## PHY356F: Quantum Mechanics I. Dec 7 2010 ; Lecture 11 notes. Rotations and Angular momentum.

Posted by peeterjoot on December 7, 2010

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## This time. Rotations (chapter 26).

Why are we doing the math? Because it applies to physical systems. Slides of IBM’s SEM quantum coral and others shown and discussed.

PICTURE: Standard right handed coordinate system with point . We’d like to discuss how to represent this point in other coordinate systems, such as one with the axes rotated to through an angle .

Our problem is to find in the rotated coordinate system from to .

There’s clearly a relationship between the representations. That relationship between and for a counter-clockwise rotation about the axis is

Treat and like vectors and write

Or

\paragraph{Q: Is a unitary operator?}

Definition is unitary if , where is the identity operator. We take Hermitian conjugates, which in this case is just the transpose since all elements of the matrix are real, and multiply

Apply the above to a vector and write . These are related as

Now we want to consider the infinitesimal case where we allow the rotation angle to get arbitrarily small. Consider this specific axis rotation case, and assume that is very small. Let and write

Define

which is the generator of infinitesimal rotations about the axis.

Our rotated coordinate vector becomes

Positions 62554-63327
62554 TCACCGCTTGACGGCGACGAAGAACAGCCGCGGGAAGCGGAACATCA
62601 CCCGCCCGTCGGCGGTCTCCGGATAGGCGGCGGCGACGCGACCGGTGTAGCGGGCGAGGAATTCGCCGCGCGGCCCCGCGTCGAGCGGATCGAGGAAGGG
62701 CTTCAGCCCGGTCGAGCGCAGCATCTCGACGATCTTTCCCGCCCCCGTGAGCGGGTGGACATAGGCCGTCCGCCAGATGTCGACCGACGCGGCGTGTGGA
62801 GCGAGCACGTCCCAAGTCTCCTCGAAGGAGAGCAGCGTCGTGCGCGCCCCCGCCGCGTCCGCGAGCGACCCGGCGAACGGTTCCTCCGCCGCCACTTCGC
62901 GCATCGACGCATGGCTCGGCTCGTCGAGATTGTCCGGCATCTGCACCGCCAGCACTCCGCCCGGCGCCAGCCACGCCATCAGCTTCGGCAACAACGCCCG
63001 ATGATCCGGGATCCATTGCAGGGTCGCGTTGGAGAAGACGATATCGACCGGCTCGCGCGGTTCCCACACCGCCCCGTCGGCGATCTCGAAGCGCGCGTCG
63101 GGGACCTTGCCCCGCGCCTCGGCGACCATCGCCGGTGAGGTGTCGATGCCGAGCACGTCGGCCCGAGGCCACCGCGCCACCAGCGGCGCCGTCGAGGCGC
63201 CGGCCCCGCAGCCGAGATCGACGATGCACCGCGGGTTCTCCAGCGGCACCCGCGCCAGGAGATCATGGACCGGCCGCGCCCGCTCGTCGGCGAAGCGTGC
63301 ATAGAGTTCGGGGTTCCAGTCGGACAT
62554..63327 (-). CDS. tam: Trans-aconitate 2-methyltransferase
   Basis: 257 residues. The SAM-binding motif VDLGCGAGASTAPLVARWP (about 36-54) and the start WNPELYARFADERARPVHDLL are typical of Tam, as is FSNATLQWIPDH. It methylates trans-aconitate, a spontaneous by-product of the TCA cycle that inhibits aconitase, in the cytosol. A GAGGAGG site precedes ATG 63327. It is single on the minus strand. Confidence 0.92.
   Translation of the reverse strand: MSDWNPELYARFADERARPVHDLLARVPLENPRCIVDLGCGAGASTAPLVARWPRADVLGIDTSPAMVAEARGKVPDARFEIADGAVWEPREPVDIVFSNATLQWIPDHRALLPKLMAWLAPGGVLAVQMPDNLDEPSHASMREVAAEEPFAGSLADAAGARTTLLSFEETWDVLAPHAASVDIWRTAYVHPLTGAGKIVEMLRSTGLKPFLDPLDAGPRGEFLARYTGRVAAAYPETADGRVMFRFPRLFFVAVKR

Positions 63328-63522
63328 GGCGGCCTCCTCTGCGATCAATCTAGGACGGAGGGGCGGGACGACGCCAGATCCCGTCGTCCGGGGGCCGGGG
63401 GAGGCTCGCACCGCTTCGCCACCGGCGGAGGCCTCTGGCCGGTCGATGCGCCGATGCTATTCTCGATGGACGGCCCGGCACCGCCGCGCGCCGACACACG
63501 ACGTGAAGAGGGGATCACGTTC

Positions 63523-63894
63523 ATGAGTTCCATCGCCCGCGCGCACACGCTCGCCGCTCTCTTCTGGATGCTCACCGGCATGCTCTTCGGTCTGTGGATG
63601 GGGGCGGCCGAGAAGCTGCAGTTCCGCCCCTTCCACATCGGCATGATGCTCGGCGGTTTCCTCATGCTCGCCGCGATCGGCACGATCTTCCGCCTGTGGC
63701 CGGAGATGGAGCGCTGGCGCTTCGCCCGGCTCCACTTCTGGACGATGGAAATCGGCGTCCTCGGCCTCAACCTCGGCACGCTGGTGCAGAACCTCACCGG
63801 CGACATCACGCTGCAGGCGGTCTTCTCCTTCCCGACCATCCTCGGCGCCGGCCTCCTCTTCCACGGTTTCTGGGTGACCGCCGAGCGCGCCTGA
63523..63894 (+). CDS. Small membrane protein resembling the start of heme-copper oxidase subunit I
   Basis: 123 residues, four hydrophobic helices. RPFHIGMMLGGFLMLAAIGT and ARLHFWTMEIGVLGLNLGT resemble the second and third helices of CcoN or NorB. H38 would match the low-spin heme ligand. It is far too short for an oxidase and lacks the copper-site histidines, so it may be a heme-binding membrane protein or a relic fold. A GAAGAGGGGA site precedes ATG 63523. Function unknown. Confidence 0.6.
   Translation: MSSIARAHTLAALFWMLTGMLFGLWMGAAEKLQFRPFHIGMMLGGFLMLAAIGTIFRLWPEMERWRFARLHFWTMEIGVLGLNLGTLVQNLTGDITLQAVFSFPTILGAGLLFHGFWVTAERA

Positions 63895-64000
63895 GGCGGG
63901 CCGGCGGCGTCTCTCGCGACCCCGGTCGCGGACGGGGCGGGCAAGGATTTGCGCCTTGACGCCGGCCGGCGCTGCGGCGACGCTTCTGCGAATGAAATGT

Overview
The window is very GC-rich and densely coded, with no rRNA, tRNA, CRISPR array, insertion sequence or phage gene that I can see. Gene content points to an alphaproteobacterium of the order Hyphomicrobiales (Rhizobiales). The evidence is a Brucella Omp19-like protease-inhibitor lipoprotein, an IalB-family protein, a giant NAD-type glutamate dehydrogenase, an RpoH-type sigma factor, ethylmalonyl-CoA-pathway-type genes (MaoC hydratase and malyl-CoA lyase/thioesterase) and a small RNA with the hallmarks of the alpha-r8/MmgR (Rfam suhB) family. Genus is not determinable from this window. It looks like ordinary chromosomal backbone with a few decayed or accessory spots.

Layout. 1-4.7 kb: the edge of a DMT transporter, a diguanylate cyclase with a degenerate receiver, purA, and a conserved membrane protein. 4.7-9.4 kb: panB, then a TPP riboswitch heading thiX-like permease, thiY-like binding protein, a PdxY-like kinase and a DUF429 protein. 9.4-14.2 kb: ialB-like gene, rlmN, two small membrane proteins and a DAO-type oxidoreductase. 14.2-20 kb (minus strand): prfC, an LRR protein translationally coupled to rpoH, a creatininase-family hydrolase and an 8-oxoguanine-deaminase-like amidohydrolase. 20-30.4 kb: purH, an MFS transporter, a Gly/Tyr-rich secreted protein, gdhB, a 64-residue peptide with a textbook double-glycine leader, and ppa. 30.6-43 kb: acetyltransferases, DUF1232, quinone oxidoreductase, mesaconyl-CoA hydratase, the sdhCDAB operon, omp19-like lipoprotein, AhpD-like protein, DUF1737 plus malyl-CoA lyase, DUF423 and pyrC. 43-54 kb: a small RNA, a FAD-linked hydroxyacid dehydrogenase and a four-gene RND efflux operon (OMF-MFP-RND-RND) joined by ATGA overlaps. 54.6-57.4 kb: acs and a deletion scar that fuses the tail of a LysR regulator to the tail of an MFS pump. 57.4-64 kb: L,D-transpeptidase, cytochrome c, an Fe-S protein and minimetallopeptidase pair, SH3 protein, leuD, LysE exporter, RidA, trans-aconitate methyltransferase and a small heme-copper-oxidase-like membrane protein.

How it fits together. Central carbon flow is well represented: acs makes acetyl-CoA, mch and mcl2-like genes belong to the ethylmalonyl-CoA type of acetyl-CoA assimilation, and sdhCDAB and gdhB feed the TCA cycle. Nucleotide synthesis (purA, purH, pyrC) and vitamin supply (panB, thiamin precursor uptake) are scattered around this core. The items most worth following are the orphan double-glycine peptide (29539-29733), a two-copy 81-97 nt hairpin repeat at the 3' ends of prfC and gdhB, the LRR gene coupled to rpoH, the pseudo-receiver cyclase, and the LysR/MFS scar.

Or

Many infinitesimal rotations can be combined to create a finite rotation via

For a finite rotation

Now think about transforming , an arbitrary function. Take is very small so that

\paragraph{Question: Why can we assume that is small.}

\paragraph{Answer: We declare it to be small because it is simpler, and eventually build up to the general case where it is larger. We want to master the easy task before moving on to the more difficult ones.}

Our function is now transformed

Recall that the coordinate definition of the angular momentum operator is

We can now write

For a finite rotation with angle we have

\paragraph{Question: somebody says that the rotation is clockwise not counterclockwise.}

I didn’t follow the reasoning briefly mentioned on the board since it looks right to me. Perhaps this is the age old mixup between rotating the coordinates and the basis vectors. Review what’s in the text carefully. Can also check by

If you rotate a ket, and examine how the state representation of that ket changes under rotation, we have

Or

Taking the complex conjugate we have

For infinitesimal rotations about the axis we have for functions

For finite rotations of a vector about the axis we have

and for functions

Vatche has mentioned some devices being researched right now where there is an attempt to isolate the spin orientation so that, say, only spin up or spin down electrons are allowed to flow. There are some possible interesting applications here to Quantum computation. Can we actually make a quantum computing device that is actually usable? We can make NAND devices as mentioned in the article above. Can this be scaled? We don’t know how to do this yet.

Recall that one description of a “particle” that has both a position and spin representation is

where we have a tensor product of kets. One usually just writes the simpler

An example of the above is

where is spin component one. For this would be .

Here we have also used

We can now ask the question of how this thing transforms. We transform each component of this as a vector. The transformation of

results in

Or with

Observe that this separates out nicely with the operation acting on the vector parts, and the operator acting on the functional dependence.

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